Behind Lewis Hamilton and Valtteri Bottas, Charles Leclerc gave Ferrari an encouraging start to their season by lining up fourth.
However it was a disappointing start to life at Aston Martin for Sebastian Vettel, who was eliminated in the first round of qualifying.
Q1George Russell was one of the first to take to the track, but returned to the pits without setting a time. Nikita Mazepin didn’t complete his first run after spinning again, having done so in final practice earlier in the day.
Halfway through the 18-minute session, the field took to the track en masse. Verstappen quickly reasserted his status as pace-setter from practice, though he scraped his RB16B down the apex kerb at turn two, leaving pieces of his floor behind.
Lewis Hamilton initially took up second place behind him, just 0.118 seconds shy, considerably closer than he had been earlier in the day. But he – and much of the watching field – were surprised to see himself bumped back rookie Yuki Tsunoda, who beat the world champion by a hundredth of a second in his AlphaTauri.
Practice had suggested the Haas and Williams pair would struggle to escape Q1, and sure enough their four cars appeared at the bottom of the times sheets. Esteban Ocon was also in the drop zone as the final runs began, but only a hundredth of a second shy of Antonio Giovinazzi’s Alfa Romeo. The whole field headed out for further runs at the end, bar Verstappen and the AlphaTauri pair.
Russell leapt up to seventh with his final effort, but improvements by other drivers relegated him to 13th place. He might have fallen further, but a second spin by Mazepin prevented at least one driver, Sebastian Vettel from improving his time. The Haas driver lost his car at turn one, obliging Vettel to back off, and he lost more time when he encountered his Ferrari replacement Carlos Sainz Jnr at turn eight, who had suffered a loss of power.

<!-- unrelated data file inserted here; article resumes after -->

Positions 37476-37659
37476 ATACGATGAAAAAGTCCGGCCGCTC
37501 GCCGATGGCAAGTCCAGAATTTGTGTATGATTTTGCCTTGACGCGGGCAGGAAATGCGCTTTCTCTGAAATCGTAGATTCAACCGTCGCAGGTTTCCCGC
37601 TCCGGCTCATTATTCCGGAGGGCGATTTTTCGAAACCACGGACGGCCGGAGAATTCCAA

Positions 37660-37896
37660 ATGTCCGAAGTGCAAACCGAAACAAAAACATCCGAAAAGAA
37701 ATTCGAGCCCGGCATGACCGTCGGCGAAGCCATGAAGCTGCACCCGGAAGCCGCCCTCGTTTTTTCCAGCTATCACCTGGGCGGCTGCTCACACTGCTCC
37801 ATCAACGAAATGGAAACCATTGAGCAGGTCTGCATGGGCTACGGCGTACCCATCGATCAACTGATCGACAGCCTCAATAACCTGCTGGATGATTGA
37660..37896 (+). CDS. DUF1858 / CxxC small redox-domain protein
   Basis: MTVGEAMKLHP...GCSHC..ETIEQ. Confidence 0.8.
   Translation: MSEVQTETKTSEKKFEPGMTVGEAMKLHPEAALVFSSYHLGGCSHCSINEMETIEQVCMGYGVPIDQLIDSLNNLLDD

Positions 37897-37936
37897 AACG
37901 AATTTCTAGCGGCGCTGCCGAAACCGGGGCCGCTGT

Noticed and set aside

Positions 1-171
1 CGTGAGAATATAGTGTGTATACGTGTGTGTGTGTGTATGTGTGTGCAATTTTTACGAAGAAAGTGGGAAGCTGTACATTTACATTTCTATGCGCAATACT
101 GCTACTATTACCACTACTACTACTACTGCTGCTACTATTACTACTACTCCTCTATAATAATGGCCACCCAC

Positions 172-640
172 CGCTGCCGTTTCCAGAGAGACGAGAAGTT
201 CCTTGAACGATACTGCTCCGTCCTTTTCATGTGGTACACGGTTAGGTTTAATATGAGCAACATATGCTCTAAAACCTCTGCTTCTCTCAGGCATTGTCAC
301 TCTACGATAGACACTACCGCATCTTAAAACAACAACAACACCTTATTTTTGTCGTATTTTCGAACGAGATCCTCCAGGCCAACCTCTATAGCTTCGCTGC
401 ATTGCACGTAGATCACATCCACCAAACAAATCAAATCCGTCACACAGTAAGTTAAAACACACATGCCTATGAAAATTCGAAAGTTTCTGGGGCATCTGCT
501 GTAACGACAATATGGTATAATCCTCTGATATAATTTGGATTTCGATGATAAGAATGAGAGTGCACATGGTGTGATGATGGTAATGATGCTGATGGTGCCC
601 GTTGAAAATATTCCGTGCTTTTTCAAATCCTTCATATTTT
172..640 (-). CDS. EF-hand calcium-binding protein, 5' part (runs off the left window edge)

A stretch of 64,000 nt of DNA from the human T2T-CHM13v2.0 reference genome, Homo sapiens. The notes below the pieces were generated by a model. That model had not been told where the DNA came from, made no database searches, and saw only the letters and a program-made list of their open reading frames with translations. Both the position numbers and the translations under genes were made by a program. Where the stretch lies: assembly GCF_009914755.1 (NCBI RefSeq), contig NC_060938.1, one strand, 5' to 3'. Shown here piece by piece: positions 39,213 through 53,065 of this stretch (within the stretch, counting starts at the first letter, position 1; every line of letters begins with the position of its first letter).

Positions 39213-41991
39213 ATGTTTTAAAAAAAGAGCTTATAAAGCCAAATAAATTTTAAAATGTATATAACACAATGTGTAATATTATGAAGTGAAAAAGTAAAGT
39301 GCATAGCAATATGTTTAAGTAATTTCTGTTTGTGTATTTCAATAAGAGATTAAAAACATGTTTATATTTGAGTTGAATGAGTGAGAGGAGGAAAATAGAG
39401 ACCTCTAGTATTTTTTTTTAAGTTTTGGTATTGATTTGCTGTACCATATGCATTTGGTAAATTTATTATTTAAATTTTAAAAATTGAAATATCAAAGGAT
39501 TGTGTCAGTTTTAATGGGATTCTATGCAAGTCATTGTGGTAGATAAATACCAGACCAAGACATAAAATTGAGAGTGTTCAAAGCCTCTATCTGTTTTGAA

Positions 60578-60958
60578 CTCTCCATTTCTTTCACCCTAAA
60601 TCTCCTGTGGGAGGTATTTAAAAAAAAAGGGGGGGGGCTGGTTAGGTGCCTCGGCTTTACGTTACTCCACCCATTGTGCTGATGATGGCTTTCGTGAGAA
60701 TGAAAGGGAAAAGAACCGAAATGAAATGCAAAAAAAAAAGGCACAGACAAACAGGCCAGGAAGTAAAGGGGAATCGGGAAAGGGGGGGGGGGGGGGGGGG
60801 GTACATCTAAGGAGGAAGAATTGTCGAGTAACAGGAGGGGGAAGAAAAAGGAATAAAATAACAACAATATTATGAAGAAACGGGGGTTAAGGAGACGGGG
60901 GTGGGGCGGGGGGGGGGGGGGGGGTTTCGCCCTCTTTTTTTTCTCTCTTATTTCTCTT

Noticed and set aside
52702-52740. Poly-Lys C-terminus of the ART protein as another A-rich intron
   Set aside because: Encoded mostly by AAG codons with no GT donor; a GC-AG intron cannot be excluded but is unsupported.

Those disruptions meant Vettel was unable to improve on his 18th-fastest time, and was eliminated from qualifying on his first appearance for Aston Martin. He joined Latifi, Ocon and the Haas drivers in dropping out in the first round.
Drivers eliminated in Q1
|18||Sebastian Vettel||Aston Martin-Mercedes||1’32.056|
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The Red Bull, Mercedes and AlphaTauri drivers all opted for the medium tyre compound at the start of Q2, preferring to start the race on the harder compound. Hamilton seemed happier on these tyres and moved to the top of the times, 0.233s ahead of Verstappen, and quicker than the Red Bull driver had been in Q1.
Sergio Perez suffered a setback as his first lap time was deleted for exceeding track limits at turn four. However he returned to the track on another set of medium tyres, determined to make the cut without sacrificing a tactical advantage on Sunday.
Daniel Ricciardo, who committed the same infringement as Perez, Russell and the Alfa Romeo pair went into the final minutes of Q2 in the drop zone.